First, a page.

By Arts Editor Cheryl Folland
At the end of every school year, the Visual Arts department creates space for its graduating students’ work. This year,The Grad Show will take place from April 13 to May 1 at The View Gallery (bldg. 330 on VIU campus). The Nav reached out to art graduates to gain a deeper understanding of the artist behind each piece.
Denise works across a wide range of media including paint, wax, wood, metal, clay, and re-purposed objects to produce both two-dimensional and sculptural artwork. She uses layers of content to tell a story and strives to elicit an emotional response within the viewer by conveying a sense of mystery, ambiguity, or tension. She frequently incorporates materials and imagery from her travels and derives inspiration from historic events, ritual practices, and ancient iconography.
Denise holds a diploma in Visual Art from VIU and will complete a BA Major in Visual Art in April 2017. She is looking forward to showcasing select works in Chronicle—an exhibition featuring the art of four VIU BA Major in Visual Art graduates at The View Gallery on campus.
James was raised in Ladysmith and was interested in drawing from a young age. He would often draw comic books for his friends and himself to read. He also contributed to a mural painted outside his elementary school with a handful of other students. Studying in the Visual Arts program at VIU, James has turned his attentions to working with woodblock printmaking.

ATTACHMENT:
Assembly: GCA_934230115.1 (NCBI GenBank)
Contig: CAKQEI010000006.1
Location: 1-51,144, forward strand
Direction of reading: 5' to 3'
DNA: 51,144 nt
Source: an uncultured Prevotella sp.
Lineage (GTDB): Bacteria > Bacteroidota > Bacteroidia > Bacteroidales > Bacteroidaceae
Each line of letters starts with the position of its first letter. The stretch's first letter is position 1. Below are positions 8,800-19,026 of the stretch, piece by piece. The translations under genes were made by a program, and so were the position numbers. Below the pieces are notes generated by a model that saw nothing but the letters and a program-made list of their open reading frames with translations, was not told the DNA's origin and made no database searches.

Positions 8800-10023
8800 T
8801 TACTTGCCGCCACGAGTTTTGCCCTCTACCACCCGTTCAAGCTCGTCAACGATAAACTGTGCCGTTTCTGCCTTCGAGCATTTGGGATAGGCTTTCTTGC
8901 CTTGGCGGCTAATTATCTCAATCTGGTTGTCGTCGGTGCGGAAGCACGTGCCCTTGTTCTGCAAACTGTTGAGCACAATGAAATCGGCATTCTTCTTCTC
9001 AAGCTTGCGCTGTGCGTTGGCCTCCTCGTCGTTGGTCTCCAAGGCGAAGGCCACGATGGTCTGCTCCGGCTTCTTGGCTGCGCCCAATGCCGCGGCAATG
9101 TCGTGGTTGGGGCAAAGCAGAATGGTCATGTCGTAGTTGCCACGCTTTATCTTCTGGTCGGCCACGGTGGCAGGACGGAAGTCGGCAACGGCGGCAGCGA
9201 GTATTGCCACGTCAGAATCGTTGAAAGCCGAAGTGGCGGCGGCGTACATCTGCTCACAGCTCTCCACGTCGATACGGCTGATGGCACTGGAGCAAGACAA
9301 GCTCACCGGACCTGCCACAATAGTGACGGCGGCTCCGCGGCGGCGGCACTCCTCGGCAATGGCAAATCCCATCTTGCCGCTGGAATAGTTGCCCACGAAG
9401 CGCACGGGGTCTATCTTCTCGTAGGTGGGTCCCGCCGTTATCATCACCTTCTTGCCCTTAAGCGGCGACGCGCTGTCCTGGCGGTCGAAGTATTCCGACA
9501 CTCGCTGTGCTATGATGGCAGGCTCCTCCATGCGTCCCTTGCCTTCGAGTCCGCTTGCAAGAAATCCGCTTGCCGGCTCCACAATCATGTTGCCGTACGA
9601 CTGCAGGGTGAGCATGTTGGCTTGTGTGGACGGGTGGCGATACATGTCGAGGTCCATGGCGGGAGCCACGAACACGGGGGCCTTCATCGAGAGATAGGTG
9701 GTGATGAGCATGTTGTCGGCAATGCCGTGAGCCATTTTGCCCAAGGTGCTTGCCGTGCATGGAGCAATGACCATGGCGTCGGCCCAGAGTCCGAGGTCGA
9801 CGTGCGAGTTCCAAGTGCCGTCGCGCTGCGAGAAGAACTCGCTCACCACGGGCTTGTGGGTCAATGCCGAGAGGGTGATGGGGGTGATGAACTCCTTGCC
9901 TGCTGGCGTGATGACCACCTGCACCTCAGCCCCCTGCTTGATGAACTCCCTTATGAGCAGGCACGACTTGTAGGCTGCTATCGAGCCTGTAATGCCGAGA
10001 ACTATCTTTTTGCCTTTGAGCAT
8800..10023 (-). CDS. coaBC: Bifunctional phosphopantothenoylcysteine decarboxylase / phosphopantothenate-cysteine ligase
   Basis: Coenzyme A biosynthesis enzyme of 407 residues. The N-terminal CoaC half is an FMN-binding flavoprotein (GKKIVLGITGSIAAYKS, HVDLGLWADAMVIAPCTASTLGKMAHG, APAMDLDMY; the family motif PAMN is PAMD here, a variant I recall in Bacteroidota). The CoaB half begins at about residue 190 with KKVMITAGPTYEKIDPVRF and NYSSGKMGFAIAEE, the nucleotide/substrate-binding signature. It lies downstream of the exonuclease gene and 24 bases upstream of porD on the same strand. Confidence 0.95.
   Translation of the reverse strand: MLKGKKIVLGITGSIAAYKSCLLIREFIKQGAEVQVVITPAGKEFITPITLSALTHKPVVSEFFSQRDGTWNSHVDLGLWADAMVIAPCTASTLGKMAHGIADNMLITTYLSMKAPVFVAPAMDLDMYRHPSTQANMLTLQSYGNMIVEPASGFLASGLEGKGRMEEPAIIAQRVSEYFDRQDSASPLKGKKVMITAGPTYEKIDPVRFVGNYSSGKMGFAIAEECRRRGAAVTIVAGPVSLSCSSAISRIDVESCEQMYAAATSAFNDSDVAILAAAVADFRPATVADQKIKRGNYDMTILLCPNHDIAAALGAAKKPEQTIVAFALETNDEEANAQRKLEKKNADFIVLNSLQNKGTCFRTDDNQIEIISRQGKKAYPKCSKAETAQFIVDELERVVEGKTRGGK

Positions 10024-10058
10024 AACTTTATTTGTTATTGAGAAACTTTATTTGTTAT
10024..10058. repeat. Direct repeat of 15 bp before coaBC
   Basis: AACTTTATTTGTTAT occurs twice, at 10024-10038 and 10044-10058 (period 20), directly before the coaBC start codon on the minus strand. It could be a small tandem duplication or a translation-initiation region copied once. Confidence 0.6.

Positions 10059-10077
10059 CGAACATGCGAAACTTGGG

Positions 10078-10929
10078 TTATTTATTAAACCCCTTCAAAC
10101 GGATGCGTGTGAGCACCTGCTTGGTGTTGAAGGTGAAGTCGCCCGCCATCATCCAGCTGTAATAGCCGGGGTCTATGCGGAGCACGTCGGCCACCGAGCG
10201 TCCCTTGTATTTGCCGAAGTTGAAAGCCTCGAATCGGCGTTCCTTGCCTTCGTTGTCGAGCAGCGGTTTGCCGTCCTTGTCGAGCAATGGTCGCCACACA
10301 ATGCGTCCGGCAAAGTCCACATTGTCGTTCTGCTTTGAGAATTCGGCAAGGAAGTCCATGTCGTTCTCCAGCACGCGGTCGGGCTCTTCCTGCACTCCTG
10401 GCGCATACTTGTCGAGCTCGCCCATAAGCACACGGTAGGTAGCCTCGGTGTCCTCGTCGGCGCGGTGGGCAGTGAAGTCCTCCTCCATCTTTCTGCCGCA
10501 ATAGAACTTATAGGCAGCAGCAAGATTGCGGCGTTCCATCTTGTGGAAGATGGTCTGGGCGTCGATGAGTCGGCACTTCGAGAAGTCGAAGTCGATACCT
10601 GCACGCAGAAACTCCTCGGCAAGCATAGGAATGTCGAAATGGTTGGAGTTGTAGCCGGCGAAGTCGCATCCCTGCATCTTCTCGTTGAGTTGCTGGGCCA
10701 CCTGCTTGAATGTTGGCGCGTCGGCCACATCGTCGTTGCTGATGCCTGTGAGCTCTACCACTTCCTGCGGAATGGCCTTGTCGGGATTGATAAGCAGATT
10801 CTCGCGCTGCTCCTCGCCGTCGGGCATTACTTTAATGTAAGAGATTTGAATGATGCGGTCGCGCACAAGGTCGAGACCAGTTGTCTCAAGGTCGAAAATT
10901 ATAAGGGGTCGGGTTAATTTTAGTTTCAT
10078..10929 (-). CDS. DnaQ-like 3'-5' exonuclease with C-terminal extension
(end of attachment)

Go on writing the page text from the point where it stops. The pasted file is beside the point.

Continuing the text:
He is fascinated by the power of storytelling with art and is focusing on combining that with old myths and legends. James feels that these stories are often forgotten, but that they are the footprints left by our civilizations. He has strived to research these folk tales and retell them in his own style through imagery.
Emily’s work focuses on visual narratives, specifically comic books and children’s literature. She has studied visual arts at VIU for four years, and is working towards the completion of her degree. She paints playful and often humorous illustrations in gouache and ink on paper. During her studies, Emily has produced three children’s books, as well as two comic books. Her illustrative work is a culmination of her desire to allow both young and old to have an open dialogue about their individual and collective experiences, to discover a way to connect with one another, and to help kids realize their full potential to make a positive influence in the world.
Brittany was first introduced to printmaking in high school but it wasn’t until her second year at VIU that she got a glimpse into the art program and decided to switch majors. Her undergraduate focus has been drawing, printmaking, and playing with colour palettes. She began to work with the notion of human nature and replaced human heads for the animal that they most closely resembled. Brittney has recently taken to removing the face altogether and substituting it with a pattern or flat image. She favours printing with ink on paper and mylar. Her most current work reflects the 1970s and 1980s, when movements toward peace and equality marched forward and teen movies that we still idolize today were born.